A few decades ago, a college degree was the golden ticket to a 40-year career and a solid middle class life. However, times have greatly changed and many graduates are working low end jobs that don’t require a degree. In fact, college has become the new high school because of this trend. These graduates have been told their entire lives that college is the only way to be successful. However, there are many ways to reach success including alternative careers. Some of these alternative careers include trade jobs like being an auto mechanic, carpenter, and electrician. Other modern alternative careers include web development and design. Fortunately, there are many careers that don’t require a degree and have high earning potential.
By having more people in alternative careers, the demand for college will drop. Thus, the prices will also drop due to basic economics. This simple economic law will be a major first step to make university prices reasonable. This will also help improve the economy because these jobs will always be around. No matter how complicated society becomes, it will always need plumbers and mechanics.
Skills Based Majors
College degrees greatly vary and aren’t created equal. For example, some majors in the STEM field (think engineering and math) have higher earning potential along with better job prospects than soft majors like communications. Any program will give graduates certain skills, but others simply have more opportunity. In fact, the U.S. Department of Labor states that there will be an estimated 1.2 million job openings in STEM-related fields by the year 2018. This shows that there’s great opportunity available to those that obtain these degrees. While these degrees are generally more challenging than others, the return on investment is usually higher.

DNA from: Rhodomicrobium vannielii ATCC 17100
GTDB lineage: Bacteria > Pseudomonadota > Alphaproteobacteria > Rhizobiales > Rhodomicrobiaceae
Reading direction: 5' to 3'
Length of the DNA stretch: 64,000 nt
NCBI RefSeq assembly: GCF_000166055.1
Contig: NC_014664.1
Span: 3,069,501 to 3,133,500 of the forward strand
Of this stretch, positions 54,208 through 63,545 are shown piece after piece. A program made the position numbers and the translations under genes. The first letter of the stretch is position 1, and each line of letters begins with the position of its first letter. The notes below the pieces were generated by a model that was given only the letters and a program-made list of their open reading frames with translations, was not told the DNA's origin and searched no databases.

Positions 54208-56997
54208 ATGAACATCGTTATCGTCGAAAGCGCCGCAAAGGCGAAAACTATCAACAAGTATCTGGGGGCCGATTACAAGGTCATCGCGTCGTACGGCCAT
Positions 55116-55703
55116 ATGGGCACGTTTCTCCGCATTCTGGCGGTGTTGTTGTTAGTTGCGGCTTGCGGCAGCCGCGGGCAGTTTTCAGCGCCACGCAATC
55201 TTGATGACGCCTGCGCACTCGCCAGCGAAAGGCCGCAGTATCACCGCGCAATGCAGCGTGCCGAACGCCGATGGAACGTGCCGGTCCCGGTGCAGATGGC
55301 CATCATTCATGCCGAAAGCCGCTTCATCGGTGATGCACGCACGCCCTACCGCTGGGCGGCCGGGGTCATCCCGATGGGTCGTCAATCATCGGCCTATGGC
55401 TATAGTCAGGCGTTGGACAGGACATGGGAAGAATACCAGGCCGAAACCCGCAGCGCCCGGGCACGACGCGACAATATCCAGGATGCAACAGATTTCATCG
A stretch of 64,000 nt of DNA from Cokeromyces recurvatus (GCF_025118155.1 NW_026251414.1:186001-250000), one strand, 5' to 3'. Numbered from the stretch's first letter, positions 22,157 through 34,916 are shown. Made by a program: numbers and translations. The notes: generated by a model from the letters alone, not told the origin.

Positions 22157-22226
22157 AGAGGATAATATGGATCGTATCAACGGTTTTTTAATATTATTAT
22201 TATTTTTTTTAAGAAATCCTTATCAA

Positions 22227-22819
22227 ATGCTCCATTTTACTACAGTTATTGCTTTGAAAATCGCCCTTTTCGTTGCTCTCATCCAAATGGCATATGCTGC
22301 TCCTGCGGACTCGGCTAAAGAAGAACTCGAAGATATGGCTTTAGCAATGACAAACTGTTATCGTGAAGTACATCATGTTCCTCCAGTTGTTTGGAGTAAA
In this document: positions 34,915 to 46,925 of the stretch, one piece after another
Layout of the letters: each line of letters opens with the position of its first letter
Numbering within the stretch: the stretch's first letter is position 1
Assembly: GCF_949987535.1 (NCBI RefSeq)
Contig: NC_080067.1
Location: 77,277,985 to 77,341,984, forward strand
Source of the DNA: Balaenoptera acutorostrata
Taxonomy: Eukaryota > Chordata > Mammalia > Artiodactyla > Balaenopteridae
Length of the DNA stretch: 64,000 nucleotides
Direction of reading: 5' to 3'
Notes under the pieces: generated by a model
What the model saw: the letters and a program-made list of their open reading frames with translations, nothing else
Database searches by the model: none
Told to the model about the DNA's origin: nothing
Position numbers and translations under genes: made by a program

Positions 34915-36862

The price of a degree may have grown 6% more than the rate of inflation, but has its value kept up? This is debatable as many graduates report hardly learning anything. For example, Business Insider reports that 36% of students learn next to nothing after 4 years. One possible explanation is that colleges simply teach for the test and don’t require critical thinking. In fact, many students report being given similar questions before the test, which only teaches memorization.
One way to mitigate this is to encourage project based learning. By having project based learning, this will not only help student learn critical skills, but also prepare them for the job market. Many employers hesitate to hire someone with minimal experience. This leads to the “you need experience to get this job” catch 22. If graduates obtain more relevant experience, they will be able to find higher paying jobs and pay off their debt.
This situation might seem dire, but there are ways to solve this problem. Student loan proposals can be controversial, but there are plans that everybody can agree with. Some proposals could potentially include tax deductible payments, accountability for lenders, alternative careers and practical majors. What else can mitigate the student debt problem? Please tell us below!